Turtles rock. 'Nuff said. (Time for a more "fun" blog post. Too much philosophizing going on around here....)
Top 10 Reasons Why I Love Turtles
I'm taking a class at UCLA Anderson this quarter taught by former LA Mayor Richard Riordan. The class topic is Leadership and Ethics. It's quite a treat to be able to meet with a former mayor twice a week and hear some of his closest business and personal contacts speak about their leadership experiences.
Riordan told us he was born in 1930 as 1 of 10 kids. He worked as a lawyer at O'Melveny before becoming a VC in technology and later Mayor of LA. He continues to be involved politically and has focused his efforts recently on teaching, philanthropic causes, and the charter school effort.
In the first class, Riordan laid out for us his 4 Axioms of Leadership:
It's interesting to me how closely these 4 axioms are to an exact prescription for entrepreneurship.
He also joked that when you're not agreeing with someone, always say, "I couldn't agree with you more!" This takes the power away from the other side, is sort of a double entendre, and allows you to continue working in what you want.
Riordan also explained on our first day that perceived power equals real power. When the Northridge earthquake struck, he took charge and completely blew through normal policies and regulations of how things were "supposed to" be done in order to get people rescued and infrastructure rebuilt as quickly as possible. Riordan believes in JFDI: ask for forgiveness, not permission.
He wishes the same philosophy would have been put in force during Katrina and Iraq. He wishes the leaders would have taken action and used the private sector to address problems more quickly.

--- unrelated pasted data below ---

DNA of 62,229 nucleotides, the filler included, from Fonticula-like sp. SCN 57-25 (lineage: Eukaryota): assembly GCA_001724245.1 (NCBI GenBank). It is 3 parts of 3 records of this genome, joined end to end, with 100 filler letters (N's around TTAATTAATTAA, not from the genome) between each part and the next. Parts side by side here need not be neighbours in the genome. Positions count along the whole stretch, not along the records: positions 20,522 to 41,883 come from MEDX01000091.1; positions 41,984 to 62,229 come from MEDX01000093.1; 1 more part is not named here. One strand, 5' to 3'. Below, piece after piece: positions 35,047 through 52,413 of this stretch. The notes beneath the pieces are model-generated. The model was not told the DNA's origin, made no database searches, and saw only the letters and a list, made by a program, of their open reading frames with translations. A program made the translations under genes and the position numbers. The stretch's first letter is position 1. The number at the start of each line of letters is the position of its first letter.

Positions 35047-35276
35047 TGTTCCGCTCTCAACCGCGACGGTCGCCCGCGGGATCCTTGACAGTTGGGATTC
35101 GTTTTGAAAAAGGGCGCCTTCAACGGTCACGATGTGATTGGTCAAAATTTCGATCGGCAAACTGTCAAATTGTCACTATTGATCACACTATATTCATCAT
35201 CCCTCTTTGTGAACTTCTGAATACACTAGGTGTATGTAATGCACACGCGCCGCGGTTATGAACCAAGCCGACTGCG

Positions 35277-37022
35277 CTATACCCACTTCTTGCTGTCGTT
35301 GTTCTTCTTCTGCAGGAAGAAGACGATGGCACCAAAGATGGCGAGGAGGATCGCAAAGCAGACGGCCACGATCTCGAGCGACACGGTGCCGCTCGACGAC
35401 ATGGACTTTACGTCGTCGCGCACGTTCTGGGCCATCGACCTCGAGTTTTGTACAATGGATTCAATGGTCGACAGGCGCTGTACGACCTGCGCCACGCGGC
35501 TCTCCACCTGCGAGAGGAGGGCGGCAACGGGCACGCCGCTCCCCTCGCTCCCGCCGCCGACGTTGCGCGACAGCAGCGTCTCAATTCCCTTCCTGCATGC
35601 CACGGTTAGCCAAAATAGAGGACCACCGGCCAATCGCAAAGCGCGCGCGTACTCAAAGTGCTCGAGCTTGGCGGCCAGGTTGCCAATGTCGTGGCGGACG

Another philosophy of Riordan's is "excusez-moi, accusez-moi." This translates to mean that excusing yourself is accusing yourself. When someone accuses you of something horrendous and untrue, your best bet is to ignore it; saying you didn't do it will prompt further harassment and headlines like, "Riordan denies XYZ." This seems like good advice in dealing with blatant slander.
Overall, Riordan has a great sense of humor and leads a fun class, so I'm looking forward to the many guest speakers this quarter (which I will blog about also).
Below are my notes on Guy Kawasaki's Enchantment, which was a really enjoyable read. The author does a great job bringing the general theme of enchantment to life in a variety of different contexts; it's for anyone needing to enchant anyone else at any time.
The book starts with a great personal example of enchantment for the author: the first time he saw a Macintosh. He immediately fell in love with its two killer features: graphical UI and Mac Paint. He got a job at Apple right after that experience.
Enchantment is the process of delighting people. When done right, enchantment creates lasting support.
Ch. 1: Why Enchantment